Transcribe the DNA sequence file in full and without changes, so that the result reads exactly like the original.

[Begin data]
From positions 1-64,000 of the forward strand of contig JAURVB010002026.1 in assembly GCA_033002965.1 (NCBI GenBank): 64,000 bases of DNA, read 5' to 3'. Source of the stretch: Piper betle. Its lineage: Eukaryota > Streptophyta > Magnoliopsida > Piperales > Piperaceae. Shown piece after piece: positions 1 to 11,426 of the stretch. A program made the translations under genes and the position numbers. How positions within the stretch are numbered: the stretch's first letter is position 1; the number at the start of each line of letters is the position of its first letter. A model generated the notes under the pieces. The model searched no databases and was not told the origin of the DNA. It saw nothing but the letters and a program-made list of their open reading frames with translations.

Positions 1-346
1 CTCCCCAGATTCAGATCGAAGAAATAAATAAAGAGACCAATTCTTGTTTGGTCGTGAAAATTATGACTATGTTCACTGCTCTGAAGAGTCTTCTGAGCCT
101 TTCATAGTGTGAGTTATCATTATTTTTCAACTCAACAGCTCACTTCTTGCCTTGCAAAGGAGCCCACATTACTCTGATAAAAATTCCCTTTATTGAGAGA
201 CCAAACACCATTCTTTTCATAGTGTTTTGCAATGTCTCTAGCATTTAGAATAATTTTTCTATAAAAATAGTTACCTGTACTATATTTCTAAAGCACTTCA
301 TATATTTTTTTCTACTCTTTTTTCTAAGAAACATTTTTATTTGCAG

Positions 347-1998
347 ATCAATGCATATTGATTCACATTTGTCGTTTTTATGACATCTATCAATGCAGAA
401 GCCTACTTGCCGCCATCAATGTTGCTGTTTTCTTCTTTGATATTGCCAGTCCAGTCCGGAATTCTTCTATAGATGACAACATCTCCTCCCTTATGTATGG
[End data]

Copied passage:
From positions 1-64,000 of the forward strand of contig JAURVB010002026.1 in assembly GCA_033002965.1 (NCBI GenBank): 64,000 bases of DNA, read 5' to 3'. Source of the stretch: Piper betle. Its lineage: Eukaryota > Streptophyta > Magnoliopsida > Piperales > Piperaceae. Shown piece after piece: positions 1 to 11,426 of the stretch. A program made the translations under genes and the position numbers. How positions within the stretch are numbered: the stretch's first letter is position 1; the number at the start of each line of letters is the position of its first letter. A model generated the notes under the pieces. The model searched no databases and was not told the origin of the DNA. It saw nothing but the letters and a program-made list of their open reading frames with translations.

Positions 1-346
1 CTCCCCAGATTCAGATCGAAGAAATAAATAAAGAGACCAATTCTTGTTTGGTCGTGAAAATTATGACTATGTTCACTGCTCTGAAGAGTCTTCTGAGCCT
101 TTCATAGTGTGAGTTATCATTATTTTTCAACTCAACAGCTCACTTCTTGCCTTGCAAAGGAGCCCACATTACTCTGATAAAAATTCCCTTTATTGAGAGA
201 CCAAACACCATTCTTTTCATAGTGTTTTGCAATGTCTCTAGCATTTAGAATAATTTTTCTATAAAAATAGTTACCTGTACTATATTTCTAAAGCACTTCA
301 TATATTTTTTTCTACTCTTTTTTCTAAGAAACATTTTTATTTGCAG

Positions 347-1998
347 ATCAATGCATATTGATTCACATTTGTCGTTTTTATGACATCTATCAATGCAGAA
401 GCCTACTTGCCGCCATCAATGTTGCTGTTTTCTTCTTTGATATTGCCAGTCCAGTCCGGAATTCTTCTATAGATGACAACATCTCCTCCCTTATGTATGG